COVID-19 crises have transformed our society, and a new normal standard has been required in every aspect, including the tourism industry. To accommodate the social distancing measures and border controls put in place by government, fundamentally different approaches to providing tourism products and services were sought. Virtual tourism has rapidly attracted attention in this challenging time. Researchers have argued the capability and potential of virtual tourism as a marketing tool; however, scant literature on authentic experiences in virtual tourism is currently available. This research focused on the perception of online tour participants and examined the potential of virtual tourism in forming meaningful and authentic experiences. Semi-structured qualitative interviews were conducted with 19 online tour participants in August and October 2021. Thematic analyses were adopted. The findings illustrated both positive and negative outcomes perceived by the online tour participants. The participants did not always seek authenticity in online tours but perceived the tours as substitute of real tour, pre-visit experience, new travel genre, and alternative entertainment. They did not perceive the online tours as completely unrealistic but regarded physical and sensorial involvements in the tour as an important component of experiencing authenticity. Tour guides appeared to have played an invaluable role in engaging participants and co-creating meaningful experiences. Virtual tourism offers the potential to create alternative experiences that influence accessibility, education, entertainment, and marketing. Transforming tourism experiences expands tourism markets, and transformed tourists become more diverse and inclusive.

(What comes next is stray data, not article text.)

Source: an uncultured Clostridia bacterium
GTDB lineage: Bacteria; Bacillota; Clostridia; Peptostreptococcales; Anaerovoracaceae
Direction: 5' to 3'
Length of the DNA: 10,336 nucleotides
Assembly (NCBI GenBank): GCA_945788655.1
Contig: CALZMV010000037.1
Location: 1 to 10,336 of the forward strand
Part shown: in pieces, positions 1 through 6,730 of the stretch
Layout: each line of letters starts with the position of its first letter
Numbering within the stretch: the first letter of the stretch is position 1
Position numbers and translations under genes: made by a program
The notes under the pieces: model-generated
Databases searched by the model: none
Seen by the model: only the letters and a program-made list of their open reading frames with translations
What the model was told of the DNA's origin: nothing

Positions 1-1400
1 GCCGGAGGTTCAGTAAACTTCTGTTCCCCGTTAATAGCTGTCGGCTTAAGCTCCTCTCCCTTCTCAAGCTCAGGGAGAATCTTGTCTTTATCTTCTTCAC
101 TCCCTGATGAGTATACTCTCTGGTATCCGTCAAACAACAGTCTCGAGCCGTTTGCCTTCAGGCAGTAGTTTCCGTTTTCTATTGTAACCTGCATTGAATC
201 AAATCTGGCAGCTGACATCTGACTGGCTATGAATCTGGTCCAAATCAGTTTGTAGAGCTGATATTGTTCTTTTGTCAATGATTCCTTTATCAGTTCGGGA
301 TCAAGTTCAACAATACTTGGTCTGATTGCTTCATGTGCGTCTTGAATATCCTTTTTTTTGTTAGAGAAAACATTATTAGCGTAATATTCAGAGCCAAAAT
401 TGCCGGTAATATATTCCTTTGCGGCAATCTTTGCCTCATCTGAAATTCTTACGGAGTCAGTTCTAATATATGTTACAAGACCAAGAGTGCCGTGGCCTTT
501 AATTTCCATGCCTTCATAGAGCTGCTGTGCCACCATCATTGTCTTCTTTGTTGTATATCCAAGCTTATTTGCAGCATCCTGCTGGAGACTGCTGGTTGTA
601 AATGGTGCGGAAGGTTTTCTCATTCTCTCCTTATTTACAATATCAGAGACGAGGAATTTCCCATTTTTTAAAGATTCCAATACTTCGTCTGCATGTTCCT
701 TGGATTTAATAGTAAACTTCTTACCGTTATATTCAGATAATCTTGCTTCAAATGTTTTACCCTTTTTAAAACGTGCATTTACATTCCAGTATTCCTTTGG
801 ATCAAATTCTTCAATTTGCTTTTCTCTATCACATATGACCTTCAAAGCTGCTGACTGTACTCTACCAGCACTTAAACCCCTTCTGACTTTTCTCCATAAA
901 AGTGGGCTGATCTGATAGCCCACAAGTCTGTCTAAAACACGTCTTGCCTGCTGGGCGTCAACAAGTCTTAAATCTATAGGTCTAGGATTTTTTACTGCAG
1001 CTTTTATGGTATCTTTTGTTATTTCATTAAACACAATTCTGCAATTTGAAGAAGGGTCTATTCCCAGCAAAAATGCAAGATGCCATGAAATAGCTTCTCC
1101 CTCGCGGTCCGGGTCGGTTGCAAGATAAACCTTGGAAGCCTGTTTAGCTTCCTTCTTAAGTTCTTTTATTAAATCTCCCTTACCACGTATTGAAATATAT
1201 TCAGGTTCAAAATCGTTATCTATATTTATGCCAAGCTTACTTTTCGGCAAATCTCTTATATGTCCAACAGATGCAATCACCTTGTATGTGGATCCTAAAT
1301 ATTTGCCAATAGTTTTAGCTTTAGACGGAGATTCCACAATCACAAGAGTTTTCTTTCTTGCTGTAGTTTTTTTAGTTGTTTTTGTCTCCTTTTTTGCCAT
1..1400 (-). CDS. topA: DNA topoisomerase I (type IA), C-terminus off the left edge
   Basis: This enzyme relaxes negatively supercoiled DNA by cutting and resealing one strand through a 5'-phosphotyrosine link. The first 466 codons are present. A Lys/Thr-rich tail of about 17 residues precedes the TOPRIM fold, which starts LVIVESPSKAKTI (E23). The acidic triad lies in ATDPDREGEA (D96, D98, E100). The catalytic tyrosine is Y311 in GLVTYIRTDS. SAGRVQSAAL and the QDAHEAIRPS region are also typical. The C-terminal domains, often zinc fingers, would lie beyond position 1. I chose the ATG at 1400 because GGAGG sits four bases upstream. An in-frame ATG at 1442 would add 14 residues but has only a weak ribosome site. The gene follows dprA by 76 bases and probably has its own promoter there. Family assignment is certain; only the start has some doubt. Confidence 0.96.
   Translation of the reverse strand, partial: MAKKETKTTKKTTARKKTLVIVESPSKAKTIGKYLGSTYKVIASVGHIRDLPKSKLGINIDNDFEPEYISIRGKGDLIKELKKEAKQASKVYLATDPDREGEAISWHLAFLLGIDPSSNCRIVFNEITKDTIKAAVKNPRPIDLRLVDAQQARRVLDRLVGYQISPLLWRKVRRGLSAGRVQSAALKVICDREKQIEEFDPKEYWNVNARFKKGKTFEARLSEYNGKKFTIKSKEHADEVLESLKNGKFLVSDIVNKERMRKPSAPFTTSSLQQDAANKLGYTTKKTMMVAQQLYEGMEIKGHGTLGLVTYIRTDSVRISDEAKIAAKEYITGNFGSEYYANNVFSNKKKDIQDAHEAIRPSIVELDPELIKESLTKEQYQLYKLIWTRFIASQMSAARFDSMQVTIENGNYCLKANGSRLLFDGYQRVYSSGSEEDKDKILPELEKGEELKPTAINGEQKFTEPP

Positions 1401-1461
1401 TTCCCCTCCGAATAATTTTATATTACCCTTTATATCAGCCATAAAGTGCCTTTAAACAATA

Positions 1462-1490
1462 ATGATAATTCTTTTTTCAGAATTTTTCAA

Naoko Yamada, Kanazawa University, Japan
Makiko Matsuda, Kanazawa University, Japan
Aiko Yoshino, San Francisco State University, United States